It’s so much more fun going on Safari and speaking a local language to talk about nature, the animals, and the whole experience. Start with Swahili, but it gets even more fun with one of the regional languages (like the Maasai language, of which we picked up a few words in Kenya).
We spent a long time talking to our guide, plus our hosts at the hotel we stayed in, using mostly Swahili, and even learning a few local words and phrases. It made the whole experience even more amazing because we could listen in on the guide’s radio and conversations with other guides. Like spies!
By the way, the place we stayed at was amazing. Called Narasha Guest House, the hosts were all Maasai and taught us a lot about what it’s like growing up as Maasai in a blend of traditional and modern society. They were so friendly and warm, it made it magical. Plus, elephants roamed near our house every day… and it only cost U$108 a day in high season.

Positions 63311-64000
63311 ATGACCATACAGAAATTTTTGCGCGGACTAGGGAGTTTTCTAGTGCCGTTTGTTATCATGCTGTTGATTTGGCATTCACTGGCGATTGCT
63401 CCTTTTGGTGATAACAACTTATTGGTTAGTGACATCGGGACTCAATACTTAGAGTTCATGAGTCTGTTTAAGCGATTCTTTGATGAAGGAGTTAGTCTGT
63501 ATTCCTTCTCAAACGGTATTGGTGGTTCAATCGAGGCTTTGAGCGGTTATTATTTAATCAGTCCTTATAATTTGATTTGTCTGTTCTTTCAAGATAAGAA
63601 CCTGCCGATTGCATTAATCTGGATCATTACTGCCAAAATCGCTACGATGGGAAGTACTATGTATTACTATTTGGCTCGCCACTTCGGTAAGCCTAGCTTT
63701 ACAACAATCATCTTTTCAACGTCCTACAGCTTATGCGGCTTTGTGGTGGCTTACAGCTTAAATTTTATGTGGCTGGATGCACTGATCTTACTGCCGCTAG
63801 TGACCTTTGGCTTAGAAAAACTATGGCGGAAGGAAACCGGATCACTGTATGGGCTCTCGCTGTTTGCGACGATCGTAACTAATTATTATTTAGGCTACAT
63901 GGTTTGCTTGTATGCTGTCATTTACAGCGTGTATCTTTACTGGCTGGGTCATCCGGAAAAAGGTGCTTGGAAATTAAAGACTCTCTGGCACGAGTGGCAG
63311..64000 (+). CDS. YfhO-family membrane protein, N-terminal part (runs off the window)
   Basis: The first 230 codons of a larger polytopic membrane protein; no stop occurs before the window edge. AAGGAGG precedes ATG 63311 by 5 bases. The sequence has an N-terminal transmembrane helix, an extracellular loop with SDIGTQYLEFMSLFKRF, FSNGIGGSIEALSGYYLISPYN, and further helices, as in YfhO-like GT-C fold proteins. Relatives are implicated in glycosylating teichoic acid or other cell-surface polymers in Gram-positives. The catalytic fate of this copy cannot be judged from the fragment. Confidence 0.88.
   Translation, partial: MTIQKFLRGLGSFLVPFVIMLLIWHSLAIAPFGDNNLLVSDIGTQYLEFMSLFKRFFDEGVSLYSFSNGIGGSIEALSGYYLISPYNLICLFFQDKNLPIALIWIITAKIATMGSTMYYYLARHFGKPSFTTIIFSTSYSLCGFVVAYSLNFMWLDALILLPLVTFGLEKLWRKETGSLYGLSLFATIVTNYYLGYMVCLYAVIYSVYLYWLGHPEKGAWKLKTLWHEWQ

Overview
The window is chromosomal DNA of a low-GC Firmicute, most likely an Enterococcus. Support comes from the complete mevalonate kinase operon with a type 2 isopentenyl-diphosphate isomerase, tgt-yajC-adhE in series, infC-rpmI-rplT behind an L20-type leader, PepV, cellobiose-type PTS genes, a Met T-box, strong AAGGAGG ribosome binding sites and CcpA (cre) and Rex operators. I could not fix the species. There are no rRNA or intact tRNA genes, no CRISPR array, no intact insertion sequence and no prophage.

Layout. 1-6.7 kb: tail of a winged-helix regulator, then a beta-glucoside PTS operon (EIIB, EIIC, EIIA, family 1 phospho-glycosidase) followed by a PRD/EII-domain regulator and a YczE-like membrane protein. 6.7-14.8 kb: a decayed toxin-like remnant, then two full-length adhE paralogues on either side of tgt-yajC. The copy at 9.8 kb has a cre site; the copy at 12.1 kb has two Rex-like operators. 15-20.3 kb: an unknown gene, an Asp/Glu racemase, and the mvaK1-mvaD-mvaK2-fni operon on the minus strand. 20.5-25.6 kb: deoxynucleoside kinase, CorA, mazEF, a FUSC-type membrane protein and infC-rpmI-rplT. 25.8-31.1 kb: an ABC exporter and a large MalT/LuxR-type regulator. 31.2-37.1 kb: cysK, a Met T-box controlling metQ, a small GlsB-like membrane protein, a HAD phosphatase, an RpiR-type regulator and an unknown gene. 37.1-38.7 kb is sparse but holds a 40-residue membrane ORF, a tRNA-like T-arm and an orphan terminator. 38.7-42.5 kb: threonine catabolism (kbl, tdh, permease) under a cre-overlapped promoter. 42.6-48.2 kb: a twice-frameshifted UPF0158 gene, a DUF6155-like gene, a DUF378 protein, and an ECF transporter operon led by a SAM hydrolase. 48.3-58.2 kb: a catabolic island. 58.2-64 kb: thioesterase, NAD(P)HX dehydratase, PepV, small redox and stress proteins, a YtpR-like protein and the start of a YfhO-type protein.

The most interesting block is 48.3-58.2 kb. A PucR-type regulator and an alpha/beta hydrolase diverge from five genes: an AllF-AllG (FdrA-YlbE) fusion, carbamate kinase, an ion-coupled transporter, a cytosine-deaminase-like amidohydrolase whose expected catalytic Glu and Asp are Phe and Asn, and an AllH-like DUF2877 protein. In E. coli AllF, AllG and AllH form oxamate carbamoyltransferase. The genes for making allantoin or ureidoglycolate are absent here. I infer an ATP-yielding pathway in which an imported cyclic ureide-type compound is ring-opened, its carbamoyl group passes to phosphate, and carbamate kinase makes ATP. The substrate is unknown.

Safari Animal Names in Swahili
These are all the words for animals you’ll see on safari in Tanzania and Kenya. See below for some tips on how to use them!
I’ve included plural form (where there is one), plus the occasional difference between Tanzanian and Kenyan Swahili.
|(black & white) colobus monkey||mbega (mweusi mweupe)|
|elephant||tembo (Tanzania), ndovu (Kenya)|
|zebra||punda milia (lit. striped donkey)|
This is already over 50 animals. I can safely say we know more animal names in Swahili than in any other language we’ve learned! Just don’t ask us how to say “kangaroo”…
Talking about Safari in Swahili — A Few Key Sentences
|Have you ever seen an elephant?||Umewahi kuona tembo/ndovu?|
|No, this is my first time!||Hapana, hii ni mara yangu ya kwanza!|
|I can’t see where the chameleon is.||Sioni kinyonga kiko wapi.|
|Safari ants are very dangerous.||Siafu ni hatari sana.|
|There are five lions over there.||Kuna simba watano huko.|
|There was a leopard here but he is hiding.||Kulikuwa na chui hapa lakini ameficha.|
|We have to move. The elephants are coming.||Tunahitaji kuhama. Ndovu wanakuja.|
|Those zebras are beautiful.||Punda milia wale wanapendeza.|
|Every Maasai has many cows.||Kila Maasai ana ngombe nyingi.|